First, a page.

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WHISKERS OF WISDOM
Dear Mr. Neeson,
In my adventures in Hollywood over the past few years, I have not been fortunate enough to make your acquaintance. I am going to be rather presumptuous from now to the end of this letter and call you Liam. You see, Liam, I am a fan. I have been for a long time. Your name alone is enough to get my lazy ass to the theater. I am, most humbly, a Liam Neeson fan.
That being said, I am writing this to tell you what to do with your life.
I donít know who reps you or what agency you are with, and I am sure they have made you a very rich man. But lately I feel that their vision of your career has been rather myopic. Which brings me to the thesis of this satirical correspondence:
Liam, it is time for you to retire from playing the ďBearded Mentor-Warrior Who DiesĒ role in your movies.
Donít misunderstand me, Liam. You excel at this role. If I were casting something with swords and togas in it, and I needed a Bearded Mentor-Warrior Who Dies (or ďBMWDĒ), your name would be the first in my mind. Itís just that, well, over the past half-decade, you have made multiple runs at this character, and now, in 2005, you have perfected it with Batman Begins.
Let us travel back to a long, long time ago.
EXHIBIT A: ALWAYS A BIGGER FISH
In 1999, Liam, you played the Bearded Mentor-Warrior Who Dies to the Granddaddy of all Bearded Mentor-Warriors Who Die, Obi-Wan Kenobi, in Star Wars Episode I. As Qui-Gon Jinn, the most hard-headed and anti-authoritarian Jedi weíve ever seen, you were a bright spot in the major disappointment of the 20th Century (other than the no flying cars or jet packs thing. Anyone else pissed about that too?). You looked good in your beard. Your flowing robes. You handled a lightsaber with ease. Your death at the blade of Darth Maul was a great moment in a film painfully devoid of great moments (See more in my upcoming essay on the collected Star Wars Saga: ďThe Circle is Now Complete: Ramblings of a Geek With Nothing More to Live ForĒ)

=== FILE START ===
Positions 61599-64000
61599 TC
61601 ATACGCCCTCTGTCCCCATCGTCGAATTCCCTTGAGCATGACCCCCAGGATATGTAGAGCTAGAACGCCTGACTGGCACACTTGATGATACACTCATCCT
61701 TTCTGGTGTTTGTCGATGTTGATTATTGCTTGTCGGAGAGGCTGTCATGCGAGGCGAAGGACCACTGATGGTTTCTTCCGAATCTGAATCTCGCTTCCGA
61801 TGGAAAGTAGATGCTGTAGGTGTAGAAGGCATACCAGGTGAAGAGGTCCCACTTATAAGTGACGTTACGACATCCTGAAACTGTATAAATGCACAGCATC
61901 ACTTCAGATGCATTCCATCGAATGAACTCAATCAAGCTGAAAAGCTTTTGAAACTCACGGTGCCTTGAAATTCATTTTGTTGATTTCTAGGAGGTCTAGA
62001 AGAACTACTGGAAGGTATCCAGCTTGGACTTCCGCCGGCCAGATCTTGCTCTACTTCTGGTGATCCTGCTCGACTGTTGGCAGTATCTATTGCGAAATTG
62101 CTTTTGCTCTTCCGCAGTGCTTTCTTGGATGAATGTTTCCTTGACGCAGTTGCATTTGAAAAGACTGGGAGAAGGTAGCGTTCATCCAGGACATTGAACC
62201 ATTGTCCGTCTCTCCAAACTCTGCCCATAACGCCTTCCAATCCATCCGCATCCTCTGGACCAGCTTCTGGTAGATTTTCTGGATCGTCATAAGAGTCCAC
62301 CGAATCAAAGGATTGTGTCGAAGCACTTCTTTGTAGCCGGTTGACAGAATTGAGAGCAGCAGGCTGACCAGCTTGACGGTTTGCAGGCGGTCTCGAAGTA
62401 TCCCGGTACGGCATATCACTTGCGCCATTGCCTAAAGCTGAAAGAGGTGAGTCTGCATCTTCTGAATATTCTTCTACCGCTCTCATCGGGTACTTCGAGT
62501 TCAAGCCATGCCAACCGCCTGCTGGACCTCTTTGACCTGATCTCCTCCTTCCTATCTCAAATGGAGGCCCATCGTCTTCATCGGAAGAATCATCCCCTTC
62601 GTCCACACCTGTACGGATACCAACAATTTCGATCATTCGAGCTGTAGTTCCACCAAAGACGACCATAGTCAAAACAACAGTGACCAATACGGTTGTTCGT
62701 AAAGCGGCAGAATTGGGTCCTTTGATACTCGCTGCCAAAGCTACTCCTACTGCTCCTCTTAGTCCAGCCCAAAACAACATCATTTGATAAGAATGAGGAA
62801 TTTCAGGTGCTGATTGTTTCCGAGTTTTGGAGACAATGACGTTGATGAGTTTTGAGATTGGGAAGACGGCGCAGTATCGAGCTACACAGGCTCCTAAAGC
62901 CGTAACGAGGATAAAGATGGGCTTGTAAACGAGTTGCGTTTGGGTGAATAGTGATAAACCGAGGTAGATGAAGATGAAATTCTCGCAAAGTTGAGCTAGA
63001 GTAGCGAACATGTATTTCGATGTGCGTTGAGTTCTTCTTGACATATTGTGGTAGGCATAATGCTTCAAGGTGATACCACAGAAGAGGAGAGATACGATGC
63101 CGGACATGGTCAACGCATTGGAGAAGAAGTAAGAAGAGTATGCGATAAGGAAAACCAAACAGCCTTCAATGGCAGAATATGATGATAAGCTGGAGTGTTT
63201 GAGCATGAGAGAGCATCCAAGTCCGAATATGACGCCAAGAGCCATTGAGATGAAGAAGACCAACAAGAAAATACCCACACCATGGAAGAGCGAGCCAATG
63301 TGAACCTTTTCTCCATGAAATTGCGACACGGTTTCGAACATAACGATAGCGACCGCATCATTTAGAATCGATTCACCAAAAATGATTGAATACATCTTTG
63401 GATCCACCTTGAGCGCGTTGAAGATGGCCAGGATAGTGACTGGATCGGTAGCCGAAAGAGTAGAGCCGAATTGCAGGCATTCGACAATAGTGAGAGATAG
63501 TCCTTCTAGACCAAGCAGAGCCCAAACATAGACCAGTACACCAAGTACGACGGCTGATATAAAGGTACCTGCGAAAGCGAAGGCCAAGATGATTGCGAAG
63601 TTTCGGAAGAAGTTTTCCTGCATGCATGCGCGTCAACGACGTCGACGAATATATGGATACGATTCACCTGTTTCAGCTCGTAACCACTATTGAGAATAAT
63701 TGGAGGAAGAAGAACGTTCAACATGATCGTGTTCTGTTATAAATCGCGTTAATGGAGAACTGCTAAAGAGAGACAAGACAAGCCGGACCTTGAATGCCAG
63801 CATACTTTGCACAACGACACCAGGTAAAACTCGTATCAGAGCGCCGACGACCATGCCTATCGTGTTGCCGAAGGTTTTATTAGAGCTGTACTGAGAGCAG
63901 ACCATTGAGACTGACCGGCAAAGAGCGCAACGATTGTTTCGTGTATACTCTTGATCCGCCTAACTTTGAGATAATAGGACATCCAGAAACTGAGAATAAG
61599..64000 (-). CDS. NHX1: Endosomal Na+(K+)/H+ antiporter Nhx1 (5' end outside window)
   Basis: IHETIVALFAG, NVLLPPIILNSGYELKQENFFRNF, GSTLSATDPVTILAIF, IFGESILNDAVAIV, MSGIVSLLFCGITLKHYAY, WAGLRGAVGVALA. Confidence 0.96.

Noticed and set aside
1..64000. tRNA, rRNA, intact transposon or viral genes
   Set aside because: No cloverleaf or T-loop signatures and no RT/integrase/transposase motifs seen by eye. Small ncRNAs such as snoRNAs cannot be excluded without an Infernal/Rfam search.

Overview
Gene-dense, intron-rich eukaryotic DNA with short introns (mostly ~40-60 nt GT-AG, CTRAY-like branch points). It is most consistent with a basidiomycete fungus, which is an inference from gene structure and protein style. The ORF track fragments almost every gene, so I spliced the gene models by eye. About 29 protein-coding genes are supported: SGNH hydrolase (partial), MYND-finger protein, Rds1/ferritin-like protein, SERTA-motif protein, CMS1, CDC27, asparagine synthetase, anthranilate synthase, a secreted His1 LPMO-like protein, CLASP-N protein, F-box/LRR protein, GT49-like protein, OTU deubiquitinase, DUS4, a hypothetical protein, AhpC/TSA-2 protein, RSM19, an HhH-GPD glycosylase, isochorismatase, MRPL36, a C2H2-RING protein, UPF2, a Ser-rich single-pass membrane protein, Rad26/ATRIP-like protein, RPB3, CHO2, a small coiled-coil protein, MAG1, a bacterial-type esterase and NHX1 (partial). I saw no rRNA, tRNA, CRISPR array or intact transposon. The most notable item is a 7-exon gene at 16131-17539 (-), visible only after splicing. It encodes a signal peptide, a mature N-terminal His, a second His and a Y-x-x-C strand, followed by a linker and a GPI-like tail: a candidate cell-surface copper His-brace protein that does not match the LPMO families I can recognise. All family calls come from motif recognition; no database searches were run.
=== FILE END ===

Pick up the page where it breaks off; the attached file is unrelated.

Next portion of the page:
In the Star Wars timeline, you are the first BMWD. Qui-gon guides Obi-wan in the ways of the Force. He was a great counter-point to his Padawanís mainstream sensibilities. As different as these two Jedi were, young Obi-wan admired his master. So much so, in fact, that he himself grew up to be the greatest Bearded Mentor-Warrior Who Dies that ever lived (and then died).
But Star Wars was disappointing for you (and us). Sure, the money was good. But acting in front of green screens, spitting out wooden dialogue, and having conversations with a CG Ant Eater lookiní Step-n-Fetchit, was kind of a let down. Not quite the BMWD experience you were looking for.
EXHIBIT B: DEAD WABBIT SEASON
So you turned to the masters. In 2002, you had a small role in one of my favorite movies of that year, Martin Scorseseís Gangs of New York. In Gangs, you played Priest Vallon, the Irish leader of the Dead Rabbits gang and father to Leo Dicaprioís Amsterdam. You open the film, sharpening your blade, on your way to do combat with the terrifying Bill the Butcher.
You are given time to impart some wisdom on your young son, but soon the fighting begins. And, alas, you have a beard; you are a warrior, and a mentor. You know you must die. But you die so fast. I mean, in the first ten minutes fast.
That could not have been satisfying, either. Here you are with a BMWD role in a picture by Martin Scorsese, and with an arch-rival played by an actor the caliber of Daniel Day-Lewis, and you barely get any screen time. What does a furry man with gravitas have to do to get some respect around here?
SUBSECTION #1: LOVE AND DEATH
In Love Actually, you mentored a love-stricken little boy and it was cute. But you were clean-shaven, didnít kill anyone, didnít die. So for purposes of this letter, it does not concern me (although your story was my favorite in the bunch). You also kicked ass in Bill Condonís Kinsey. While you also a bit of a mentor in that one as well, three things were missing: a sword, a beard, and death. Plus, you were the lead, a position an actor of your talent deserves to hold more often.